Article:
Of Note

 

TSA Seeks to Better Serve Passengers with Disabilities

 

The Transportation Security Administration’s Passenger Support Specialists (PSS) program, initiated in early 2013 to identify and resolve traveler-related screening concerns quickly, assists travelers with disabilities and medical conditions who require additional assistance with security checkpoint screening.

The goal of the program is to have a PSS in the vicinity of every checkpoint to provide proactive assistance and resolve traveler-related screening concerns. More than 3,000 TSA officers nationwide have volunteered to represent TSA in this role.

Training for the PSS role, provided by TSA’s Office of Civil Rights and Liberties, is a four-hour module that includes how to assist individuals with special needs, how to communicate with passengers by listening and explaining, disability etiquette, and disability civil rights.

Travelers requiring special accommodations or concerned about checkpoint screening may ask a checkpoint officer or supervisor for a Passenger Support Specialist who will provide on-the-spot assistance. TSA specifically includes disabled veterans in the category of passengers with special circumstances.

Travelers may also request a PSS ahead of time by calling the TSA Cares hotline at 1-855-787-2227 Monday through Friday, 8 a.m.-11 p.m. Eastern Time, and holidays/weekends, 9 a.m.-8 p.m. TSA recommends that passengers call approximately 72 hours ahead of travel so that TSA Cares has the opportunity to coordinate checkpoint support with a TSA Customer Service Manager located at the airport.

Veteran ID Theft Subject of Campaign

 

VA’s Office of Information and Technology announced in early August the launch of an effort to educate veterans about identity theft prevention. The campaign, entitled “More Than a Number,” references the personally identifiable information that VA encourages veterans to protect.

“We recognize that for veterans, as well as for all Americans in the digital age, identify theft is a growing concern,” said Steph Warren, VA’s Chief Information Officer. “Our goal is to help educate and protect those who have protected this great country.”

The campaign includes a new webpage about identity theft for veterans and their beneficiaries. Located at www.va.gov/identitytheft, the site features educational information, interactive multimedia, and links to other online identity theft prevention resources.

A toll-free helpline at 1-855-578-5492, available Monday through Friday 8 a.m.-8 p.m. Eastern Time, also offers support.

VA To Review All Scheduling Practices

 

New VA Secretary McDonald announced on August 8 an independent, nationwide review of the methods by which VA medical facilities schedule appointments. He also announced a series of additional actions to improve veterans’ access to timely, quality health care and elaborated on these actions during his remarks at the BVA 69th National Convention.

“VA is committed to instilling integrity into our scheduling practices to deliver the timely care that veterans deserve,” said Secretary McDonald. “It is important that our scheduling practices be reviewed by a respected, independent source to help restore trust in our system, and I’m grateful to the Joint Commission for taking on this critical task.”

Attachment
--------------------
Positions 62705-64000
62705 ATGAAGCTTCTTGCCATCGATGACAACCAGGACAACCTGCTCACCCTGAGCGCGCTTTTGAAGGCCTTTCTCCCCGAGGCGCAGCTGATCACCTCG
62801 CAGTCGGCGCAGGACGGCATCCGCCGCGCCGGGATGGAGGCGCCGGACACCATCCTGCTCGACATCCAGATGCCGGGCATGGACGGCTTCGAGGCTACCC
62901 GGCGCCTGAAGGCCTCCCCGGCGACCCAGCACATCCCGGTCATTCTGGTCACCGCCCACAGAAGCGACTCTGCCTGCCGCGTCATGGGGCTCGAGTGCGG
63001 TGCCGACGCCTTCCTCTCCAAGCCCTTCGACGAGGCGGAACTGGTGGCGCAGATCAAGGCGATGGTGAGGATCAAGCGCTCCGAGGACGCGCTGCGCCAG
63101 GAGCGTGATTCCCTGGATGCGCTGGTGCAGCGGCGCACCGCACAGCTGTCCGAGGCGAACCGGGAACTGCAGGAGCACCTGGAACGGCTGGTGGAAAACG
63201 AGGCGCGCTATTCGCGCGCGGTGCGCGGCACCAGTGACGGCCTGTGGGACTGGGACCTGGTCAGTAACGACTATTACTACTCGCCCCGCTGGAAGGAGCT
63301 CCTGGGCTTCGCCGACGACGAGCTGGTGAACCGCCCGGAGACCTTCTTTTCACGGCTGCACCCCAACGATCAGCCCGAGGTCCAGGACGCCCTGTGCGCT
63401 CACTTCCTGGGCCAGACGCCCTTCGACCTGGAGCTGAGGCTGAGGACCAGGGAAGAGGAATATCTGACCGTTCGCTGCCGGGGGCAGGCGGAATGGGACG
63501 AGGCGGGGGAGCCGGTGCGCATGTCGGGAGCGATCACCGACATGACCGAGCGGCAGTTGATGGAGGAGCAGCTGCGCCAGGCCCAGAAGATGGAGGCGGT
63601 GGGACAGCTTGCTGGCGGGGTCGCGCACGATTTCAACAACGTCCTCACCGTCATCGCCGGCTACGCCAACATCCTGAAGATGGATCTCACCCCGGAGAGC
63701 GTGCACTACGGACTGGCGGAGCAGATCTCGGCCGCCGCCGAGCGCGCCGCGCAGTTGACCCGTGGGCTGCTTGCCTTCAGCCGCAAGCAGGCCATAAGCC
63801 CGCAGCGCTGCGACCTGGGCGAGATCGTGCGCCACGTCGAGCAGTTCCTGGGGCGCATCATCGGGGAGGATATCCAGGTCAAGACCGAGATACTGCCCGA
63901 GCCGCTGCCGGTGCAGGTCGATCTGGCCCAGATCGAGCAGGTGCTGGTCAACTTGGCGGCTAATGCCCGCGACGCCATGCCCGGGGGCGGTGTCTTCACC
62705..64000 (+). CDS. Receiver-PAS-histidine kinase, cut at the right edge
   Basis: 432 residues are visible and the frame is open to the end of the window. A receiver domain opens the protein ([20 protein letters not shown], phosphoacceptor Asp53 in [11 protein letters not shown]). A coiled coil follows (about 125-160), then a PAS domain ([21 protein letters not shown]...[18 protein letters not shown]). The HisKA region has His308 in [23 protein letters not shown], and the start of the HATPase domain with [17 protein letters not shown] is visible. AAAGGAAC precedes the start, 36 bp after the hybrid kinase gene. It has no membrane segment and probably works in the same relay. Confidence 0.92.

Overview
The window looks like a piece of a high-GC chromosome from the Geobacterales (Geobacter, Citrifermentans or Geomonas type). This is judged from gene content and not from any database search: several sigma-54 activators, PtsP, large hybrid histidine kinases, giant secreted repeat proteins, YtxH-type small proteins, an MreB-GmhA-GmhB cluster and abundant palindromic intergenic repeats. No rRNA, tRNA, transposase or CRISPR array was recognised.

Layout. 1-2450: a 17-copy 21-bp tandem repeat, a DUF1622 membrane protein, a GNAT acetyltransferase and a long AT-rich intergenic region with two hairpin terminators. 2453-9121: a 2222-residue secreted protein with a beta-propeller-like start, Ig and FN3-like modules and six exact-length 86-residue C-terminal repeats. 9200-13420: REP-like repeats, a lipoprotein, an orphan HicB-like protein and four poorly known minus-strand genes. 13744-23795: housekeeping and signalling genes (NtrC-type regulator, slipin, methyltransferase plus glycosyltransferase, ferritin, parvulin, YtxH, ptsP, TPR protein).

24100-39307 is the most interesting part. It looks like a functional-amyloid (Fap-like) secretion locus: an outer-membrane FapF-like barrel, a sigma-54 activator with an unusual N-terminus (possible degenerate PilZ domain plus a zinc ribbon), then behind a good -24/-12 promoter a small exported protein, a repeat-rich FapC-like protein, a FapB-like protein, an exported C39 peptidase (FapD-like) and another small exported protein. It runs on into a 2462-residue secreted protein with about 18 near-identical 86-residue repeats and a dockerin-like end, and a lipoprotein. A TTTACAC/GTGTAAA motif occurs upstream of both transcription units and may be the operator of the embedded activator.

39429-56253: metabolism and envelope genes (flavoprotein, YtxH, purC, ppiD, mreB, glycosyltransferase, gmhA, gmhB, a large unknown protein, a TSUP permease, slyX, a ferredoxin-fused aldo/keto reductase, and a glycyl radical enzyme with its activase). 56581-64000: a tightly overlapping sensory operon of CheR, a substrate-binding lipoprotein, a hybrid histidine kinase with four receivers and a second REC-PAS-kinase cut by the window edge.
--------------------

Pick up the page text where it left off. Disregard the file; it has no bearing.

The Joint Commission on Health Care is the nation’s oldest and largest standards-setting and accrediting body in the field of health.

On August 5, Secretary McDonald directed all VA health care and benefits facilities to hold town-hall events by the end of September to improve communication with, and hear directly from, veterans nationwide.

Cemetery Commemorates 150-Year Milestone

 

Arlington National Cemetery recognized its 150th anniversary with a first-ever evening performance in the Memorial Amphitheater on June 15 and an Armed Forces Full Honors Wreath Ceremony on June 16.

The amphitheater presentation occurred 150 years to the day of Arlington’s establishment on June 15, 1864. It included historic videos and on-stage vignettes, a live Changing of the Guard sequence and wreath ceremony, and music from the U.S. Marine Band, “The President’s Own,” and a Joint Chorus made up of singers from the Army, Navy, Air Force, and Marine Corps.

The final two events culminated five weeks of activities, beginning with a wreath laying on May 13 at the gravesite of Army Private William Christman, the cemetery’s first military burial. Other events included a history lecture, a special ceremony to rename “The Old Amphitheater” the “James Tanner Amphitheater,” and ten guided tours. These tours highlighted the military conflicts and historic individuals buried at Arlington and who have shaped the history of the cemetery and the nation.

Once created out of necessity during the American Civil War, Arlington National Cemetery is a national shrine for hundreds of thousands of active duty military members, veterans, and their families who have served during times of war and times of peace. Because American heroes from every conflict from the Revolutionary War to the conflicts of the 21st century are buried there, the cemetery is a volume of military history to those who visit.

BVA and dozens of other Veterans Service Organizations lay a wreath at the Tomb of the Unknowns immediately behind the Memorial Amphitheater each Memorial Day and Veterans Day.